Share |

the Slave of Duty

Island Life
Vashon Pirates Rule!

In a part of my own set of loosely interpreted personal guidelines, one can find a provision that grants little or no time or reasonable recognition to musicals. As a middle school kid, I remember breaking into semi-uncontrolled laughter in our living room because of the sing song aspect of an Encyclopedia Britannica salesman’s pitch to me and my parents. When asked why I was laughing, I covered by saying I had just remembered a funny joke. I don’t know that he believed me, and of course it was one more reason for my parents to find another of my actions embarrassing- so it goes. While it wasn’t singing, the wild variations in emphasis and intonation that had been a part of his vocal presentation had been intended to make the pitch interesting, it only served to turn the whole thing into a joke for me. As it is, operatic incantations do very little for me, either in the realm of selling soap or as a melodic medium for spinning a yarn. Or at least that used to be the case.

From this perspective, I continue to maintain that good olde spoken word conversation is perfectly adequate for communicating ideas between people on the street or on the stage and screen. A spoken, as opposed to sung, conversation has the advantage of relatively audible understandability without the impediments of vibrato, elongation and interminable sustain. In song, simple words can at times become collections of too many notes where the poor listener is forced to reassemble a song-ified word dissection while trying to remember what the intent of this tuneful tirade had been from the start of what otherwise would have been a simply spoken bit of wordplay. That all being said, one might wonder why I recently found myself in the front row for the performance of Drama Dock’s staging of Gilbert and Sullivan’s Pirates of Penzance.

One could invoke the alternative title for this particular operetta/musical comedy/ light opera here as a part of the explanation- I was just being a slave of duty and running my video cameras to record the performance. At least that was how it all started. There is a certain amount of detachment that one maintains from behind a lens that allows one a sense of objectivity that one doesn’t have when they are somwhere to be entertained. One is composing, framing, zooming and anticipating where the next action will occur, and other than being sure that the audio is capturing what is necessary, one tends to let go of what is being said or sung- at least to start with. As it turned out, I experienced with Pirates a similar, gradual revelation that I had gone through while photographing a poetry reading by Anne Sexton many years ago in high school. I had only the slightest idea who Ms. Sexton was- I was there to photograph the reading for the school paper. I was only partly listening to the reading when composing of the image and concern over light and focus began to wane, and in listening a bit more intently it began to dawn on me almost three quarters of the way through the piece that, through simile and metaphor, she was describing a male erection. Nothing so risqué comes along in Pirates- it did after all come out of Victorian England. What I did come to realize, as the lines from the songs ringing in my headphones began to tell the story, was that this was actually a rather funny and enjoyable play delivered through operatic vocal excellence on stage, and similarly skilled live instrumentation from the orchestra pit.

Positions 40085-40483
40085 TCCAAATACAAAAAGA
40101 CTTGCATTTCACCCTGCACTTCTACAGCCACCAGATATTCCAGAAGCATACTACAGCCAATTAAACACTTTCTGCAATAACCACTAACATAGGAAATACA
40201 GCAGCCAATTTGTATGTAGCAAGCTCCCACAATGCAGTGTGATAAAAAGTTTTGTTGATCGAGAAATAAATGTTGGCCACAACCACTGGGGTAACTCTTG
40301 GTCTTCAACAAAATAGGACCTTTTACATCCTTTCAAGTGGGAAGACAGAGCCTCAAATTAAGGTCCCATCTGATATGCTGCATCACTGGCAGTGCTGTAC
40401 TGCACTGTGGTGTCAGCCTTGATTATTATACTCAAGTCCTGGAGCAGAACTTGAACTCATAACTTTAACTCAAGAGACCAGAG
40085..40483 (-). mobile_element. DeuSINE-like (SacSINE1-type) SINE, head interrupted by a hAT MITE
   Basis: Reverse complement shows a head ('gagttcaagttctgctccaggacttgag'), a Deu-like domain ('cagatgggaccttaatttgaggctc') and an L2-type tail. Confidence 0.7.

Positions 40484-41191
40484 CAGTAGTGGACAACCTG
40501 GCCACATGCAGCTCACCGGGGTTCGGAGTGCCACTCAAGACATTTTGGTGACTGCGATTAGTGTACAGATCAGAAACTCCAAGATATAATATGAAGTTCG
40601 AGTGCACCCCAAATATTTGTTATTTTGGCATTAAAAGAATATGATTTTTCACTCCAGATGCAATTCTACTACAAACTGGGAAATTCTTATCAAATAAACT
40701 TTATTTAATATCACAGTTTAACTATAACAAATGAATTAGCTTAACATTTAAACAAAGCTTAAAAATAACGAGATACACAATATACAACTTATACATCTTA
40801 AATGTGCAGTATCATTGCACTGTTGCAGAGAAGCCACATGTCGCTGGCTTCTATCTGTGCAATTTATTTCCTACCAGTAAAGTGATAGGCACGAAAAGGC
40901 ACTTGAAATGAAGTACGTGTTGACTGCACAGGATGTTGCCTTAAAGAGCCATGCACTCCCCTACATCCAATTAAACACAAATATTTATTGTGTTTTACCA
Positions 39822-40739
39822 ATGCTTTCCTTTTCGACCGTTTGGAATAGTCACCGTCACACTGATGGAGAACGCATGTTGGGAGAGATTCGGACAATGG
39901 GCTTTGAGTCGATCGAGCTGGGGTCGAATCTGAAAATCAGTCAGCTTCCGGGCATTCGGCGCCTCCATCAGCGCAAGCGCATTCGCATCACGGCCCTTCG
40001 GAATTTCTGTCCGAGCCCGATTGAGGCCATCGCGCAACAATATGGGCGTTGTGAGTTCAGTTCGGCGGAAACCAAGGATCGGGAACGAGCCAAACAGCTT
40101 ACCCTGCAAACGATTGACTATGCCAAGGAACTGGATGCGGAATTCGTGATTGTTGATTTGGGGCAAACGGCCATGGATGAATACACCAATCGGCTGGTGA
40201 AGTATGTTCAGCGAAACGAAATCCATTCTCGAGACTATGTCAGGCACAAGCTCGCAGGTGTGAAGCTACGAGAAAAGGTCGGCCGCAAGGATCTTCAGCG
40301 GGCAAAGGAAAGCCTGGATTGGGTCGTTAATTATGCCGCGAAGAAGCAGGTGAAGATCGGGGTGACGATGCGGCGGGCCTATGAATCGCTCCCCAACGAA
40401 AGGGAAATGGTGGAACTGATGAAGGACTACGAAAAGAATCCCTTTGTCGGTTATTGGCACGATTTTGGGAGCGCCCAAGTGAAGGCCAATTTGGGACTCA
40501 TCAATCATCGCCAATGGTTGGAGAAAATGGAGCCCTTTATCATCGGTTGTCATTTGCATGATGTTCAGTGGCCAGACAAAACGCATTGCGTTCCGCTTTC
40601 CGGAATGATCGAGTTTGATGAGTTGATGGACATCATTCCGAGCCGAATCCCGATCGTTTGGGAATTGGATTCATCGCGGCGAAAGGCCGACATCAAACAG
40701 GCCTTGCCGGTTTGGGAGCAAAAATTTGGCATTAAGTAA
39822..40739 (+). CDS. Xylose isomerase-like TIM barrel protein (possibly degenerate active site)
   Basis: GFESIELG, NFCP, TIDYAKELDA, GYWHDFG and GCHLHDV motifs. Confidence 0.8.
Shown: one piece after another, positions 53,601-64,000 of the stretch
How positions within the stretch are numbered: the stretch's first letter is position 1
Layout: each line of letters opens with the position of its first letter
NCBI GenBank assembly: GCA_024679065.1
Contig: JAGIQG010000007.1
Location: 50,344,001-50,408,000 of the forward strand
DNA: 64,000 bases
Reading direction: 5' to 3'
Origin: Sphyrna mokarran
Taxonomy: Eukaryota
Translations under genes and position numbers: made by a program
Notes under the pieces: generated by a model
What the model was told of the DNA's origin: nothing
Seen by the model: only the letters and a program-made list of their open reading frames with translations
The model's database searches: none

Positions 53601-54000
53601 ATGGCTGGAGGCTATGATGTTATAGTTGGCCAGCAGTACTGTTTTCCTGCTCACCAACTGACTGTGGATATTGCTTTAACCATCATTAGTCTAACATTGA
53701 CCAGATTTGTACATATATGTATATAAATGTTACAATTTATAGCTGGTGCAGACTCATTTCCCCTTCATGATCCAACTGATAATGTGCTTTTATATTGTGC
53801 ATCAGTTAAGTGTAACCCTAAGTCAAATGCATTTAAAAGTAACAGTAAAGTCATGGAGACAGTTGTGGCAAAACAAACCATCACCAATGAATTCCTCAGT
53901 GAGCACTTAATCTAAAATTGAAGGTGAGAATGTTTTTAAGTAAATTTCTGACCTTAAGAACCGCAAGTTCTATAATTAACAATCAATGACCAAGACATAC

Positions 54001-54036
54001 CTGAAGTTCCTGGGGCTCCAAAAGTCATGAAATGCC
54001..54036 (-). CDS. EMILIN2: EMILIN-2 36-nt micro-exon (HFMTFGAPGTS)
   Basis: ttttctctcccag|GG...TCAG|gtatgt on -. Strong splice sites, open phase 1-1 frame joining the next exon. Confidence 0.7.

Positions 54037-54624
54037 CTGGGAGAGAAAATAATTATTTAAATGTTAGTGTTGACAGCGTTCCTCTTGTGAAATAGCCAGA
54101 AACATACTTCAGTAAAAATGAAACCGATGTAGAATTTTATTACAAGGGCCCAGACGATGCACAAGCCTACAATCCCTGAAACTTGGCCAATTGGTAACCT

Through all of the four performances I’ve witnessed so far, there was a riff that continued to loop in my head and intrigue me- enough so that I had to look up. It involved the signature song performed here by Gordon Millar as he sings about his character, stating with no uncertainty that he is the Pirate King. What I discovered in my googling, along with what drew me to the search to begin with, is that there is a minor controversy over whether or not a segment of this tune was the influence behind Sammy Lerner’s 1933 composition of the theme song for the Max Fleischer cartoon about Popeye the Sailor. As both Popeye and Pirates are from nautical themes, it would seem at least somewhat likely that they are related. As there is already a pirate presence of sorts on Vashon, it should come as no surprise that this production with its all Island cast and crew does the piratical profession proud. This locally grown theme carries over to a diva ditty at the end that is also worth waiting for. So if festival crowds have you ready to walk the gangplank, take a musical break at the Bethel Church this Thursday through Saturday at 7:30 or on Sunday at 4pm. As Steve the Pirate once said….Yarrrr!